Just when it seemed as if Disney's (NYSE:DIS) Hollywood Studios theme park couldn't get any more barren, the world's leading theme park operator announced the closure of another popular attraction over the weekend.
The Osborne Family Spectacle of Dancing Lights -- the colorful array of music-synced Christmas lights that have dazzled nighttime guests for nearly two decades -- will go away after this holiday season's run. Illuminated decor that dances in sync with Christmas tunes in the park's Streets of America section may not seem like much of an attraction, but it's a big draw during a seasonally potent part of the park's operating calendar.
There's a good reason the festive nighttime presentation is going away. Disney Chief Operating Officer Thomas Staggs confirmed on Thursday that the company will begin breaking ground on Star Wars Land next year, and with all of the chatter suggesting that the 14-acre expansion will take place in that section of the park, it makes sense that the holiday attraction would go away.
However, it's going to make Disney World's least-visited theme park even less popular until new Star Wars and Pixar rides arrive -- and that's at least a couple of years away. Let's go over how Disney and rival Comcast (NASDAQ: CMCSK) (NASDAQ:CMCSA) have fared in terms of annual attendance over the past five years.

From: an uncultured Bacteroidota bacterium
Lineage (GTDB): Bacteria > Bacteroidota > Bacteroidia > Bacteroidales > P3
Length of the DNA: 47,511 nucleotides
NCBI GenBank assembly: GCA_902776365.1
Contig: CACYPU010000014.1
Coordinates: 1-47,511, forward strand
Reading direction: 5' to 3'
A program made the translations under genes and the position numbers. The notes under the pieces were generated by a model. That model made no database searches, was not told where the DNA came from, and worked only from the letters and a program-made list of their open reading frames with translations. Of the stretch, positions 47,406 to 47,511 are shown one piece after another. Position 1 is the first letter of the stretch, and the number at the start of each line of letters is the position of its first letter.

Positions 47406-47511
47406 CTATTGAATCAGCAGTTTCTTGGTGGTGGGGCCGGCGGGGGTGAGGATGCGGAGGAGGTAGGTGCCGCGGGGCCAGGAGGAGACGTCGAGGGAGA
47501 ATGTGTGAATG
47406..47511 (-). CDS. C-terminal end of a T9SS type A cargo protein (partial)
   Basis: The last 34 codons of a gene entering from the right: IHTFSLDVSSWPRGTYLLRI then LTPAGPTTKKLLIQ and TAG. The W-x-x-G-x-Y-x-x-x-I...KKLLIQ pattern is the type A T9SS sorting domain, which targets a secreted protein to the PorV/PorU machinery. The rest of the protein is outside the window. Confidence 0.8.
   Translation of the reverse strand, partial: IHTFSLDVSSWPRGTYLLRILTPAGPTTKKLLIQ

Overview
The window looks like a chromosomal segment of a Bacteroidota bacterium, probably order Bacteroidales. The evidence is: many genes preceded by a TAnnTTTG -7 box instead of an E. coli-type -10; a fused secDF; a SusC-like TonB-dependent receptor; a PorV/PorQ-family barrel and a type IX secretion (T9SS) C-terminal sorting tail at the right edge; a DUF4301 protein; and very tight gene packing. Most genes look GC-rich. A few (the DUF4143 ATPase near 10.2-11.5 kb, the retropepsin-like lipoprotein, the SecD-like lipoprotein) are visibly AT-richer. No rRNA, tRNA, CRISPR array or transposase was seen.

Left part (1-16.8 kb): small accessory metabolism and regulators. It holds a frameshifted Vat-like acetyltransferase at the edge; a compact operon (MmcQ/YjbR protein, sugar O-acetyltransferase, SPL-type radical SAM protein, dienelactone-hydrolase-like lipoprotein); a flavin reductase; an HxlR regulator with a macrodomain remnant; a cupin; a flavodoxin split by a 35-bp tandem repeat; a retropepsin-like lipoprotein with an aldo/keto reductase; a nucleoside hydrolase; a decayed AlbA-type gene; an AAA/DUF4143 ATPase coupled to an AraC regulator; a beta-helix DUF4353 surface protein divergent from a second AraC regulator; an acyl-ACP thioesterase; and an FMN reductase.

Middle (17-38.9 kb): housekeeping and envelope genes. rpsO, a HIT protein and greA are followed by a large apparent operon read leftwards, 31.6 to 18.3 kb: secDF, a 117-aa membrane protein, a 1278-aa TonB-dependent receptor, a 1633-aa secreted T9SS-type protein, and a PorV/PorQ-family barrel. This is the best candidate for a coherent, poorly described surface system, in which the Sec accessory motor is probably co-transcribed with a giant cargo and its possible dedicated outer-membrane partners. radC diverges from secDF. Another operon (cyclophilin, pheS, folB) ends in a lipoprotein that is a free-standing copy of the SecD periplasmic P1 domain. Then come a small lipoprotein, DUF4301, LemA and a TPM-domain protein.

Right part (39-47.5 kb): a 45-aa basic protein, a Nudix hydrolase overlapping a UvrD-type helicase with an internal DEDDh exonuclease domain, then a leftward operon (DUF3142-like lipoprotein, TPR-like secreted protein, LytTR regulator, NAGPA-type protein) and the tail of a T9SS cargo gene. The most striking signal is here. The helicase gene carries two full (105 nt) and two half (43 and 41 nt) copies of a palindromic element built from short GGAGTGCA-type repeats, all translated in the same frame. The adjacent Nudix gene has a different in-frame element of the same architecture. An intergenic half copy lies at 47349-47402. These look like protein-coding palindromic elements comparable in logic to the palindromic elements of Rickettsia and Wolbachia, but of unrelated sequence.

|Universal Studios Florida||5,530,000||8,263,000||49.4%|
|Islands of Adventure||4,627,000||8,141,000||75.9%|
Seeing attendance play out over several years -- and we're going by the third-party annual estimates put out by Themed Entertainment Association, since Disney doesn't announce official tallies -- it becomes clear that only the parks that add major attractions experience dramatic spikes in turnstile clicks. The explosion in popularity at Comcast's Universal Studios Florida and Islands of Adventure coincides with the addition of lavishly themed Harry Potter lands at both parks. Disney's Magic Kingdom -- the only Disney-owned park in Florida to post a double-digit spurt over the past five years -- had the New Fantasyland expansion make it even more magnetic.
If stagnant parks get penalized, what will happen at Disney's Hollywood Studios as it continues to shutter rides and attractions? The good news for the park, of course, is that it should experience the same kind of burst in attendance as Comcast's rival parks when Pixar Land and Star Wars Land opens. The bad news is that investors will have to wait. Disney hasn't provided any kind of opening for the two lands it unveiled last month, but it's unlikely that we see Pixar Land until 2017 and Star Wars Land until 2018, if not later.
Disney's Hollywood Studios is going to be a pretty special and busy place by 2019, but between now and then, Disney is going to continue to lose weeklong tourists to Comcast's fresher theme parks.